On the dynamics of small bodies beyond Neptune

Hi there! Today I will present you a study on the possible dynamics of some Trans-Neptunian Objects (TNOs). This study, Study and application of the resonant secular dynamics beyond Neptune by M. Saillenfest, M. Fouchard, G. Tommei and G.B. Valsecchi, has recently been accepted for publication in Celestial Mechanics and Dynamical Astronomy.
This is a theoretical study, which presents some features of the dynamics that could one day be observed. This manuscript follows another one by the same authors, in which a theory of the “resonant secular dynamics” is presented. Here it is applied to small bodies, which are thought to be in mean-motion resonances with Neptune. This study results from a French-Italian collaboration.

The Kozai-Lidov mechanism

The dynamics that is presented here uses the so-called Kozai-Lidov mechanism. This is a mechanism which has been simultaneously and independently discovered in Russia (by Lidov) and in Japan (by Kozai), and which considers the following configuration: a massive central body, another massive one called the perturber, and a test-particle, i.e. a massless body, which orbits the central one. This problem is called the Restricted 3-body problem. Originally, the central body was the Earth, the perturber the Moon, and the test-particle an artificial satellite of the Earth. In such a case, the orbit of the test-particle is an ellipse, which is perturbed by the perturber; this results in variation of the elliptical elements, i.e. eccentricity, inclination… moreover, the orientation of the ellipse is moving…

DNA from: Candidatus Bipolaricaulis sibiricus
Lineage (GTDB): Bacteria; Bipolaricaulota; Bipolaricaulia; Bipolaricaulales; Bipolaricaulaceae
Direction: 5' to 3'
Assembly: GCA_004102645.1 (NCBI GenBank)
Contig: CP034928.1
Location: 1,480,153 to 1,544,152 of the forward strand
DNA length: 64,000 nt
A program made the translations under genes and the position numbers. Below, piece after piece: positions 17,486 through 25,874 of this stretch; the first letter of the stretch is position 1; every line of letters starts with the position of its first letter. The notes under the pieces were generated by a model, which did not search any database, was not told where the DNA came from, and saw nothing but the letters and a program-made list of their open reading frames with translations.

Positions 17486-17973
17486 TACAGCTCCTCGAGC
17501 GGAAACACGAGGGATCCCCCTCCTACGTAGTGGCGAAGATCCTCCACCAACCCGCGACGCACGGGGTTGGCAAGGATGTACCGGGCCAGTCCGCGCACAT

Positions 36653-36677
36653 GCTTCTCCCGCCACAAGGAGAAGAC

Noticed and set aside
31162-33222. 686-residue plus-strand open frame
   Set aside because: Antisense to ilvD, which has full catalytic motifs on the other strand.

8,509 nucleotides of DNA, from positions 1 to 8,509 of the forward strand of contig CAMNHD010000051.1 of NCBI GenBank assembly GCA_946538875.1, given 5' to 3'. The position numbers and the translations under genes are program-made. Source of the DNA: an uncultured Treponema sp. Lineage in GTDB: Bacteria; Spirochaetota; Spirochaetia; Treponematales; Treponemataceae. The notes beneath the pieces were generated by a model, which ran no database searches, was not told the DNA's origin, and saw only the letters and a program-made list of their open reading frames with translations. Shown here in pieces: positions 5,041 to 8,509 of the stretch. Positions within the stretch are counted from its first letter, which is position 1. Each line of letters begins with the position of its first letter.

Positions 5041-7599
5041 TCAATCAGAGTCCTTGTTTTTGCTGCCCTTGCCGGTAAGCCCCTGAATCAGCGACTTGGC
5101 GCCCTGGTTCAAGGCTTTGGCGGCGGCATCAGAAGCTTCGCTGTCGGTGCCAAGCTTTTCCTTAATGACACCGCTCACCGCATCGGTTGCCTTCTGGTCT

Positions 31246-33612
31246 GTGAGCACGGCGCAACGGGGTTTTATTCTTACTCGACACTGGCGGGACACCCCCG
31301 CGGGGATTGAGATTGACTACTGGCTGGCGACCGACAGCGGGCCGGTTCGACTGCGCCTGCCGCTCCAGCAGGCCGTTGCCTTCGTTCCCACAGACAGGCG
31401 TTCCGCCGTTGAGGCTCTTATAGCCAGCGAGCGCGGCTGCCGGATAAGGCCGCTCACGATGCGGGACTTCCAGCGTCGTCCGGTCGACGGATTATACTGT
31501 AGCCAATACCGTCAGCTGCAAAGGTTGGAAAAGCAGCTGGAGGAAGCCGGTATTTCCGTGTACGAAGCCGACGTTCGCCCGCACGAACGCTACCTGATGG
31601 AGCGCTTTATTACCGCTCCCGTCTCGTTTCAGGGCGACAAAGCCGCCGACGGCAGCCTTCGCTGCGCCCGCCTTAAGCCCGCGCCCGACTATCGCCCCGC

To describe the problem, I need to introduce the following orbital elements:

  • The semimajor axis a, which is half the long axis of the orbit,
  • the mean anomaly M, which locates the satellite on the ellipse,
  • the eccentricity e, which is positive and smaller than 1. It tells us how eccentric the orbit is (e=0 means that the orbit is circular),
  • the pericentre ω, which is the point of the orbit which is the closest to the central body (undefined if the orbit is circular),
  • the inclination I, which is the angle between the orbital plane and the reference plane,